Friday, April 30, 2004

How Best to Explain the Iraq Conflict to Your French Kid?

By calling it "the War for Oil", bien sûr. (Vous êtes cons, ou quoi?)

Better yet: let a twice-monthly magazine for kids do the work for you.

That's part of what is called education in France (l'éducation nationale).

In its Discovery of the World section, Okapi number 744 (thanks to Gabriel Gonzalez for bringing this to my attention and for providing me with that particular issue of the magazine "100% ado") has a double-spread photo of an American soldier standing on a tank and brandishing an automatic rifle while on the horizon, (sabotaged?) oil wells rise in flames.

Entitled "La guerre du pétrole", the article's subhead reads as follows: "Every year, 3,5 billion tons of oil are used on Earth. That makes it the most-used commodity in the world... and also the most coveted. To gain control over this black gold, certain countries fight each other in battles without mercy. Explanations follow."

Oh, c'est génial, Okapi, merci beaucoup! Good thing the all-knowing Jean-Yves Dana will provide the explanations for this war, and inform us French kids that "certain countries" (unlike us peace-loving French) are so cruel and crazy and greedy as to kill each other, while we Frenchmen are the epitome of humanity, generosity, and the ability to reason. Everybody else in the world is base and stupid, only we are "lucides". Good thing we start getting taught these self-serving truths right away, while we are young. Good to know that we French are above all that. And what about the French government kowtowing to a mass-murdering dictator, you ask? And how about the UN graft scandal? Any articles about that? Ça va pas, non?! Nooooon, ça ce sont des situations beaucoup plus compliquées, comprenez-vous. Zose are very complicated situations, somesing that ees far too complicated for our young kids to understand.

Turning the page of the Bayard Presse publication, we come to another double spread, illustrated by a "Monsieur Mérou": "Iraq's oil at the heart of the conflict" rings the title, with this subhead speaking directly to the kids: "During the war in Iraq, one image may have shocked you: while the museums were abandoned to the looters, oil wells were protected by the soldiers. Here is why." Three reasons follow (entitled "The United States need Iraq's oil", "In the Middle East, Iraq is an important country", and "Iraq also holds large reserves still unused"), each of them followed by matter-of-fact-tone castigations of Uncle Sam in what is nearly baby talk.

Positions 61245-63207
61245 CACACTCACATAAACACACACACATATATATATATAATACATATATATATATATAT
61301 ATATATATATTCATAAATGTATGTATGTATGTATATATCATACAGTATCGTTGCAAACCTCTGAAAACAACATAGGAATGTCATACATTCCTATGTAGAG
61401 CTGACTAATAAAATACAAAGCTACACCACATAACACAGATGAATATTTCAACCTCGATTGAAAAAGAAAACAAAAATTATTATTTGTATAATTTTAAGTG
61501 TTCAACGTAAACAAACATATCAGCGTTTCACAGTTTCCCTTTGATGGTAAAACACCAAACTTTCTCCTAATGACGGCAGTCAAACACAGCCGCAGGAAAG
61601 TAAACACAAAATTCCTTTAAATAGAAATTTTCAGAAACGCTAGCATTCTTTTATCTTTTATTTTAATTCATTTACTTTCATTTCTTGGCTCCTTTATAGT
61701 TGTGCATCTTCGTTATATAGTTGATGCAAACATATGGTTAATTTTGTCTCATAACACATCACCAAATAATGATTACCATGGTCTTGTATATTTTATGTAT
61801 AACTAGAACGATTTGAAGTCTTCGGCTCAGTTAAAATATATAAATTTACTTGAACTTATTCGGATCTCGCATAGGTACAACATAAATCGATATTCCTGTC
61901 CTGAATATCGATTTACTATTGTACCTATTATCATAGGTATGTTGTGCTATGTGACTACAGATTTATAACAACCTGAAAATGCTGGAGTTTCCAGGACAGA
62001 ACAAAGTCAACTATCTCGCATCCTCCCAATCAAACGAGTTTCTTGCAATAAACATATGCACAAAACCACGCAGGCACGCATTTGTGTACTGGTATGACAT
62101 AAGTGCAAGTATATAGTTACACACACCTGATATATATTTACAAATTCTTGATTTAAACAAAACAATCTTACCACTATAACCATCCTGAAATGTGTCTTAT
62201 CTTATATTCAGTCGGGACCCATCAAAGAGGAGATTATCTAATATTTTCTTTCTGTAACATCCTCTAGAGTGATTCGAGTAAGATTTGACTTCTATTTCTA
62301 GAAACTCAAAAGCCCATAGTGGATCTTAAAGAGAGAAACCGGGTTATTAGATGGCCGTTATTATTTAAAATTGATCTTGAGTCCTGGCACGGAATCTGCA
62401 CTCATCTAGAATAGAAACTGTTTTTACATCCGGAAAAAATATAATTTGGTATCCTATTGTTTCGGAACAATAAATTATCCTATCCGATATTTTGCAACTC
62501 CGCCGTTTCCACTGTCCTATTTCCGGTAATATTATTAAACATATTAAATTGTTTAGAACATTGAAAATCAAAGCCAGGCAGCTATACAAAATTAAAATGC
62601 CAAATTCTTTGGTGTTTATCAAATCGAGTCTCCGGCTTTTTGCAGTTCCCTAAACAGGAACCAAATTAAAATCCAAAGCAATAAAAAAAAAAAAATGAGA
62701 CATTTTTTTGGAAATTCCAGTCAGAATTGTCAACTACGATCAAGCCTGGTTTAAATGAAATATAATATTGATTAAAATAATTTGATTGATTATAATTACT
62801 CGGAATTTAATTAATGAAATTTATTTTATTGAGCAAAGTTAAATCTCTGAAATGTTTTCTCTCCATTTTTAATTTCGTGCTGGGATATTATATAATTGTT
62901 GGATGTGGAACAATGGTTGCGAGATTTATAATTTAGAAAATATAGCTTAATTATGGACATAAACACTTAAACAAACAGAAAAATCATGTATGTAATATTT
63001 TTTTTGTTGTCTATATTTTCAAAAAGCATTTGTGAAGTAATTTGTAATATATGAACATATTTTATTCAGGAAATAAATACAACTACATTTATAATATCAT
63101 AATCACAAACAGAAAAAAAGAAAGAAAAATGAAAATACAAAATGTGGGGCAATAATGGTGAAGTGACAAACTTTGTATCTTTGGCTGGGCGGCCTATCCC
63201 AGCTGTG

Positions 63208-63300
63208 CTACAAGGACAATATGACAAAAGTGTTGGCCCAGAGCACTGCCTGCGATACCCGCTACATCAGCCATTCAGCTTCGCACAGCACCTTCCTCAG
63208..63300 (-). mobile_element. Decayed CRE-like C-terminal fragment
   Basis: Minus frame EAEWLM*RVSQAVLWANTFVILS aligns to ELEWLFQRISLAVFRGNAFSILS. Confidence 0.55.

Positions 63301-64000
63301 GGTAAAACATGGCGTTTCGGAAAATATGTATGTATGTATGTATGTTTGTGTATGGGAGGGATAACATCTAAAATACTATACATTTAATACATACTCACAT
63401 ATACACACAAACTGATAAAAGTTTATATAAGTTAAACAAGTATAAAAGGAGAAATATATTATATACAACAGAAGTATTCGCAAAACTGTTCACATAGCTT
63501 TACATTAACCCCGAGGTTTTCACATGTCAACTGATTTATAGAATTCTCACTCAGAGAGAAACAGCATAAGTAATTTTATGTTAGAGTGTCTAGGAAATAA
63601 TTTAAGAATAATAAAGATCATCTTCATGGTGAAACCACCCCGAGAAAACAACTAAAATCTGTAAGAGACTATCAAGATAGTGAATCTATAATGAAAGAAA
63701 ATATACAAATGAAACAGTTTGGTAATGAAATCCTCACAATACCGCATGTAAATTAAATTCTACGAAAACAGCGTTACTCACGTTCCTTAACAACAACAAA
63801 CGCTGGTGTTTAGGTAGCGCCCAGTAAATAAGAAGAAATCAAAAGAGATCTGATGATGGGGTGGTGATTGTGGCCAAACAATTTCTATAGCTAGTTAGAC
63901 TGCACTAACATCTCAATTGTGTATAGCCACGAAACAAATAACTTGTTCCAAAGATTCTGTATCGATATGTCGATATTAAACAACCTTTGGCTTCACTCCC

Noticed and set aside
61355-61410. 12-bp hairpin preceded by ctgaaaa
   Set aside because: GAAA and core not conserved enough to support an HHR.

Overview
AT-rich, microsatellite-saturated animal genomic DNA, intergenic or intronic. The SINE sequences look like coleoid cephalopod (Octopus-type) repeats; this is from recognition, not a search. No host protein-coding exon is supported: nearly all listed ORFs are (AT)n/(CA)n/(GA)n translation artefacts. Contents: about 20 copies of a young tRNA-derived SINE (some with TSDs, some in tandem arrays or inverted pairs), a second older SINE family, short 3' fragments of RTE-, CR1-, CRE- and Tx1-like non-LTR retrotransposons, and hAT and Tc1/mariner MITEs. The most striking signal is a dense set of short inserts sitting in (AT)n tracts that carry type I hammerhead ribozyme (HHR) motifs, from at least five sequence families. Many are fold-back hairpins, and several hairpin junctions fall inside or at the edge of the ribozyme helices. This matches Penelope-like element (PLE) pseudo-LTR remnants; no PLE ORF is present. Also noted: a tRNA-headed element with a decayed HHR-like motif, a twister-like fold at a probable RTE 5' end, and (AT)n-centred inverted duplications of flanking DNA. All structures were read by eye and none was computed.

Elsewhere in the magazine dated September 15, 2003, we have more information abut l'Amérique. François Descombe provides us with a view of ER, as well as the paramedics and emergency rooms that provide the TV show's content. It goes without saying that the article compares the U.S. with the French equivalents, and that the comparison (quelle surprise, les enfants!) comes out in favor of la République française.

Isn't it chouette that French kids are taught the intricacies of the world, and that in such a straightforward manner? Isn't it génial that they are made to understand how the world works? Isn't it merveilleux how they start getting, this early, a view of the legendary objectivity of their country's journalists?

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